Then every time he acts like a twat just say the keyword and walk away, with the child, making sure the child knows you do not agree so if he says 'What stupid question is next?' say 'Actually I thought it was a very interesting question' and continue the conversation with the child.

Ideally he would change his ways, but if you cannot make that happen then the next best thing is for the children to know you do not agree with how they are being treated and nor do you think they are stupid.

Do you have home swear words? In our house for example, 'Stupid' is a swear word. I have told the children that only 'stupid' or lazy people need to use the word 'stupid' because they aren't clever enough or are too lazy to think of anything else to say, same goes with swearing.

If they can get rid of the connotations with the word 'stupid' then it won't be as damaging.

These are all small things to protect your children from this hurtful man though. Personally I'd give him an ultimatum. Either he stops bullying the children, or he goes. Simple as.

VictorianSqualor Mon 08-Sep-08 09:56:26

A good book, if you can get him to read it, is How to talk so kids listen and how to listen so kids talk.

My DP was a more diluted version of what you're going through, he doesn't name call but when stressed often became a lot harsher than need be, after reading bits of this book that explain what the kids hear when he says X it helped a great deal.

Why is leaving not an option?

ErnestTheBavarian Mon 08-Sep-08 10:02:47

I'm not in UK, have no where to go, no money.

I don't really want to, but it's just so depressing. I can't carry on day in day out with him talking to everyone like that. He just shouts all the time.

If I ask him not to shout he says if they did wht they were told the 1st time he wouldn't have to.

He wouldn't read a book. We do have that one.

NappiesGalore Mon 08-Sep-08 10:04:28

oh man EtheB, sounds v wearing for you and awful for the kids! doubt hes having much fun either tbh

wish i had answers to help you

Tidgypuds Mon 08-Sep-08 10:05:15

That must be hard Ernest, not the way to a peaceful home at all.
Sometimes my Dad teases my and my sisters DC's (but not in a nasty way, never swears or anythingg) gets them all hyped up and a bit grumpy and this only happens occasionally, so I really feel for you coping with it constantly from your DH.

They need to learn that even if your DH swears it isnt acceptable for them to swear or lash out.

First step if you cant change or your DH is unwilling to change is to educate your children to ignore their fathers behaviour and rise above it. Teach them that they dont have to react to his comments or actions, that if they ignore the behaviour they wil be less upset about it.

Your DH needs some parenting classes or something that will show him the error of his parenting style and the damage it will have long term on his children. In effect he is bullying them.

solidgoldbrass Mon 08-Sep-08 10:07:00

Is there any kind of organisation to help victims of domestic violence in your home area? Because you need to throw this nasty bully out before he escalates to regular beatings of the children: that's where this is heading. He thinks they are inferior to him, his property, and that their feelings don't matter. He thinks he is entitled to torment and abuse them because it makes him feel better about his horrible little self.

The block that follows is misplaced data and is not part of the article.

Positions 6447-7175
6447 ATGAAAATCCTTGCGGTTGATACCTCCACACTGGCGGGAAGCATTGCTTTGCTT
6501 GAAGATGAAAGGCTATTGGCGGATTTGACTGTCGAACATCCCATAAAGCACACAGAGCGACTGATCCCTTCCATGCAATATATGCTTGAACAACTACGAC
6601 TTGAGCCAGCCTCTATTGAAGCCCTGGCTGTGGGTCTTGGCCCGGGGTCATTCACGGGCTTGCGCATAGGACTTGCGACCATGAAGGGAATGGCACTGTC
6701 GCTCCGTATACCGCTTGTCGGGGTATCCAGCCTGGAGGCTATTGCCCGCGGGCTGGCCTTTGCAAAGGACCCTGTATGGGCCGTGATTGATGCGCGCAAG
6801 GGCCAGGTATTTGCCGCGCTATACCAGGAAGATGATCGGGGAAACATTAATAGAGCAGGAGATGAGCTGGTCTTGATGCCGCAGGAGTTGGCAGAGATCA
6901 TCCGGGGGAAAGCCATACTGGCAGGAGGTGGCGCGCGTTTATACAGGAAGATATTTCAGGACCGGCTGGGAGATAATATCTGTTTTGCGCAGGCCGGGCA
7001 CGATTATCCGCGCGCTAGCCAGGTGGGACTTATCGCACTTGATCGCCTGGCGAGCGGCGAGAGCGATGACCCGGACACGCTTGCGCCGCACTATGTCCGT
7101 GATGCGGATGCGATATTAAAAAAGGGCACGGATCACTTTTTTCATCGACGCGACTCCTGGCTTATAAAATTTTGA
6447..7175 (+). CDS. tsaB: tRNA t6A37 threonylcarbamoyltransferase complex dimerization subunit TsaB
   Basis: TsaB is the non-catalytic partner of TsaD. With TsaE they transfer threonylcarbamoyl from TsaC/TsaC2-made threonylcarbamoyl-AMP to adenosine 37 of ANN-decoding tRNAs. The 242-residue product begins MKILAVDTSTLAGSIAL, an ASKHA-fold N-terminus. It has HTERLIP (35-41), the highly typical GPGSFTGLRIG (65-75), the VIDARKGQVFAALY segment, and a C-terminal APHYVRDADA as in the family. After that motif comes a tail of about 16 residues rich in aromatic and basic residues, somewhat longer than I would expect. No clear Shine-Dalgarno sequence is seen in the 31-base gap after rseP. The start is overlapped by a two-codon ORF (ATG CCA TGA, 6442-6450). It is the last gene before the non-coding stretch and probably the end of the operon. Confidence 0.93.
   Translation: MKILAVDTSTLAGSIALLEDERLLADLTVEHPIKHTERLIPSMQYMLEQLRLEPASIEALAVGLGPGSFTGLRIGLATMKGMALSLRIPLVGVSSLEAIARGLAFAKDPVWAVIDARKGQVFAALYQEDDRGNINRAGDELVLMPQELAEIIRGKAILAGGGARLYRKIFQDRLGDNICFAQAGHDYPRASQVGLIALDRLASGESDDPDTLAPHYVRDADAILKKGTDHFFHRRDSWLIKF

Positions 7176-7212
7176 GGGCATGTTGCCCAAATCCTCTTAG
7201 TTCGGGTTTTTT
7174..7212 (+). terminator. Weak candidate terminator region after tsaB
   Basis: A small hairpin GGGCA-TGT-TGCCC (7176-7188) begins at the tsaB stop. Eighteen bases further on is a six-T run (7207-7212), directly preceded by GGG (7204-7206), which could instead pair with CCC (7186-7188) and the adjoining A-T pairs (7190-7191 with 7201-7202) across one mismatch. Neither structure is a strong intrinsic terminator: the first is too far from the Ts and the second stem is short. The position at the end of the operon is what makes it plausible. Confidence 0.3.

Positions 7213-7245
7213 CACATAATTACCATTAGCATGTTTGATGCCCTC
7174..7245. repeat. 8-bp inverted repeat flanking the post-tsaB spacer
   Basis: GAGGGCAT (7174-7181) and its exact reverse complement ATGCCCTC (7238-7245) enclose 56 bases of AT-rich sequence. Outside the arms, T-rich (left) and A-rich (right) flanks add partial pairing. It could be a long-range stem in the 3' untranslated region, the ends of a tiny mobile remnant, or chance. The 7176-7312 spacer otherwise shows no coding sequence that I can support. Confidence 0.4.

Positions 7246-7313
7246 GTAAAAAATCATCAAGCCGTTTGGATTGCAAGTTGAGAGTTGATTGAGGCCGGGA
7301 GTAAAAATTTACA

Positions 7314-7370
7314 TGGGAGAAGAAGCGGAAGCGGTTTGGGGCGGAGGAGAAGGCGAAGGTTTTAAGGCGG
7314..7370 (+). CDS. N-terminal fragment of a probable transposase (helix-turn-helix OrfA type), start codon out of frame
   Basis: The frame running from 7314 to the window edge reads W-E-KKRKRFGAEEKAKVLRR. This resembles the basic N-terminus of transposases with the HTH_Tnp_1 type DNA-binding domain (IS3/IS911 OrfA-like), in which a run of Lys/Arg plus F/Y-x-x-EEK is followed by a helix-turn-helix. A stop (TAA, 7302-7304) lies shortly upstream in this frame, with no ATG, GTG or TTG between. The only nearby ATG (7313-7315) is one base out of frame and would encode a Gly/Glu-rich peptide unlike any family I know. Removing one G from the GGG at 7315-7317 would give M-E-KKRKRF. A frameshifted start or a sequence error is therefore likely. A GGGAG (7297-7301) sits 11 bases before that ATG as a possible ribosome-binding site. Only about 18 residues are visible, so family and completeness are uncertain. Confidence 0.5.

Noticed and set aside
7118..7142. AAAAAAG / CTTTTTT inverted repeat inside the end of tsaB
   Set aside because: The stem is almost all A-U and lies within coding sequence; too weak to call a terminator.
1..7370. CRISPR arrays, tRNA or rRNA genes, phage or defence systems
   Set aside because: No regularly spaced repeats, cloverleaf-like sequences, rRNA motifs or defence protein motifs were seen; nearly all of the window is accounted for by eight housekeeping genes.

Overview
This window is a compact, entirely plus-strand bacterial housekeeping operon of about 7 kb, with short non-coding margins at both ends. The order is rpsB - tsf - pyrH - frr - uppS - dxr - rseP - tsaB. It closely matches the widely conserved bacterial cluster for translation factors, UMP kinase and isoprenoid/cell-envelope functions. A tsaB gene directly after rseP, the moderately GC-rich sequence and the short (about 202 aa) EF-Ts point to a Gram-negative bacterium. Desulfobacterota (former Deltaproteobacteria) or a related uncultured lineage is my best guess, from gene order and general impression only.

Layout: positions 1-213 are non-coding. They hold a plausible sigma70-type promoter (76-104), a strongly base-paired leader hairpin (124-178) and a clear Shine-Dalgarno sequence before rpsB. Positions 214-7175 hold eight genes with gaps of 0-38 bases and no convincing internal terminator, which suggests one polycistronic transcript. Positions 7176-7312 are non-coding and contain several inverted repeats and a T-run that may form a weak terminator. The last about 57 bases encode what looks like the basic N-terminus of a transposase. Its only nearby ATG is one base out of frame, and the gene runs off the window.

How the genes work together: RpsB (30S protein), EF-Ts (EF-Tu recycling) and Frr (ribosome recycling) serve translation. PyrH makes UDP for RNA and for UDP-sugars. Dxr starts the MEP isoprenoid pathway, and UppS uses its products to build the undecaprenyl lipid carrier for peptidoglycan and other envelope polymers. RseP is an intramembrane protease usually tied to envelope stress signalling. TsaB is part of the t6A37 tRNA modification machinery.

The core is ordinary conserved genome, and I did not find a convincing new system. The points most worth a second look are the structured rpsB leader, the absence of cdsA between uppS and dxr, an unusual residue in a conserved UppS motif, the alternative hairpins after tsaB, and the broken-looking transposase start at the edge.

No children should have to put up with daily abuse and cruelty, and you shouldn't have to live with it either.

VictorianSqualor Mon 08-Sep-08 10:12:03

Have you tried using the How to talk methods on him wink
They work great on adults toogrin

Ask him why he is so unhappy and what would have to happen for him to change the way he behaves, write it down and see if you can come up with some ways to work round this.

If he doesn't do something then I'm sorry but SGB is right, it will just escalate, not necessarily to violence but children growing up in a home where they feel inferior and downtrodden.sad

Upwind Mon 08-Sep-08 10:42:18

Your DH sounds very like my Dad - and he did eventually start beating us.

Reading your posts I have a sense of helplessness.

"I'm not in UK, have no where to go, no money."
You can come to the UK if you want. Money can be squirrelled away, posessions pawned or ebayed so you have enough to get by before you sort out either maintenance from DH, employment for yourself, or social welfare payments. Accomodation can easily be arranged in the short term at a b&b or similar, in the longer term private rentals or social housing can be organised.

You have options and choices. You do not have to depend on this man. However, if you do want to work things out with him, maybe marriage counselling might be the next step? It could help you get through to him how badly he is behaving.

VictorianSqualor Mon 08-Sep-08 11:05:51

sad I just saw you also have a three month old DD.
You must be knackered enough without all this going on.

kitbit Mon 08-Sep-08 11:14:50

How old is your dh Ernest? Just wondering if he became a Dad before he really grew up (well, actually, that much is obvious, but I wondered if it might be to do with age).